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Bringing Together or Driving Apart the Union? Towards a Theory of Differentiated Integration

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Kölliker,  Alkuin
Max Planck Institute for Research on Collective Goods, Max Planck Society;

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Citation

Kölliker, A. (2001). Bringing Together or Driving Apart the Union? Towards a Theory of Differentiated Integration.


Cite as: http://hdl.handle.net/11858/00-001M-0000-0028-6EF2-F
Abstract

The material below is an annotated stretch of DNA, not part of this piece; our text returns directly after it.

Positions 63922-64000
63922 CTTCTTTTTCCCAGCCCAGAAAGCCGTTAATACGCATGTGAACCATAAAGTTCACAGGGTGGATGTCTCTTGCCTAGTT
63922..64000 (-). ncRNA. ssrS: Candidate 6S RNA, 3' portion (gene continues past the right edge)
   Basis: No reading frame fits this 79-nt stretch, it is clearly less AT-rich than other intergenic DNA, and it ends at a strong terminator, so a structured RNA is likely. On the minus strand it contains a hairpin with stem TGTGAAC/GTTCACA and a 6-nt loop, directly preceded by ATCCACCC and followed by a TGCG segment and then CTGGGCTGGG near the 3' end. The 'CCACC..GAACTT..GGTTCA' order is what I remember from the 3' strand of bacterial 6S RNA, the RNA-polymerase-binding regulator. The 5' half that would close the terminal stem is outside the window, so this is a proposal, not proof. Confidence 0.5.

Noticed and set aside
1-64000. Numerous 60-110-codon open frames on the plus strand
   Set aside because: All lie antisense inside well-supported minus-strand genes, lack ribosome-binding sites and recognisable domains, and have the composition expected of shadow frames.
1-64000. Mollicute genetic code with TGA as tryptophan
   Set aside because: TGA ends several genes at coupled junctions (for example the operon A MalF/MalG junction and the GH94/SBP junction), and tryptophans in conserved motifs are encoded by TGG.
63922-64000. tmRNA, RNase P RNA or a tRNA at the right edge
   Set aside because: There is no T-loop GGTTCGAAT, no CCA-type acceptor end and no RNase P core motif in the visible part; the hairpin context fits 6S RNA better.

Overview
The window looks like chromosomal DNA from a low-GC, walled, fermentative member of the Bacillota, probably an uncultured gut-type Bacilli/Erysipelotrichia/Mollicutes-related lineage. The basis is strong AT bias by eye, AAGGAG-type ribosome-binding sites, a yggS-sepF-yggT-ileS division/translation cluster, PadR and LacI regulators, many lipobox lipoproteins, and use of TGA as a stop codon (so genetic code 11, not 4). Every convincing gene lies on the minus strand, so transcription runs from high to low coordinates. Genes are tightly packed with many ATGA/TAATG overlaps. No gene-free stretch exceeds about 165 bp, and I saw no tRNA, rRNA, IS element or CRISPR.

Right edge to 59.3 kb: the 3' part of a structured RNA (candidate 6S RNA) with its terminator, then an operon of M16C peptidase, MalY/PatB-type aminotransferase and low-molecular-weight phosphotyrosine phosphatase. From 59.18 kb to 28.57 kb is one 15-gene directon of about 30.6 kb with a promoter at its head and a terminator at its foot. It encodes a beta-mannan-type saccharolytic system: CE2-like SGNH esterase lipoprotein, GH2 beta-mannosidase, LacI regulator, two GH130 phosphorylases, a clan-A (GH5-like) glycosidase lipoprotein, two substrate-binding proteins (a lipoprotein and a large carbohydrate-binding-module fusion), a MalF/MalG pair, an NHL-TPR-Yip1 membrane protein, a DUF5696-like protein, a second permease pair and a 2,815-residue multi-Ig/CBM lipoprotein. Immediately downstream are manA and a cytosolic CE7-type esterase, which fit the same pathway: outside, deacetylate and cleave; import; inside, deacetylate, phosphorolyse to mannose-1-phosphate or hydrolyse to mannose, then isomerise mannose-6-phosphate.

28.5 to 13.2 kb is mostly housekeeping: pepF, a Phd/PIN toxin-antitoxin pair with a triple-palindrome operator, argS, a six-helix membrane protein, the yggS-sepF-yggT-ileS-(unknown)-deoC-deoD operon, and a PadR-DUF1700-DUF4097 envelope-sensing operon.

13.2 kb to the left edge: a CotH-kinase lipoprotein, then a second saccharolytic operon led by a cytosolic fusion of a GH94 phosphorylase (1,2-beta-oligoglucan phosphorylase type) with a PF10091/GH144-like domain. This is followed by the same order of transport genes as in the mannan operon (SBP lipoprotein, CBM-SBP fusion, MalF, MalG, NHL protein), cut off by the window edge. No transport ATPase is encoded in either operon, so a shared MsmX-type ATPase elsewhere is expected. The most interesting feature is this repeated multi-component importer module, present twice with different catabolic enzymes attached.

This contribution develops a theory on the impact of differentiation on integration and unity among EU member states and discusses empirical evidence from four policy areas. According to the theory, the centripetal effects of closer cooperation among willing EU members on initially unwilling non-participants are strongly influenced by the character of the respective policy area in terms of public goods theory. The eventual participation of initially reluctant member states, which leads to the re-establisment of long run unity despite short run differentiation, is most likely in policy areas involving excludable network effects, and most unlikely in areas dealing with common pool resource problems (the four remaining types of goods ranking in between these two extremes). The theoretical conclusions are supported by empirical evidence from four EU-related policies, the three successful of which show strong characteristics of excludable network goods (EMU, Schengen and the Dublin Convention), while the one which has proved extraordinarily difficult so far involves a common pool resource problem (tax harmonisation).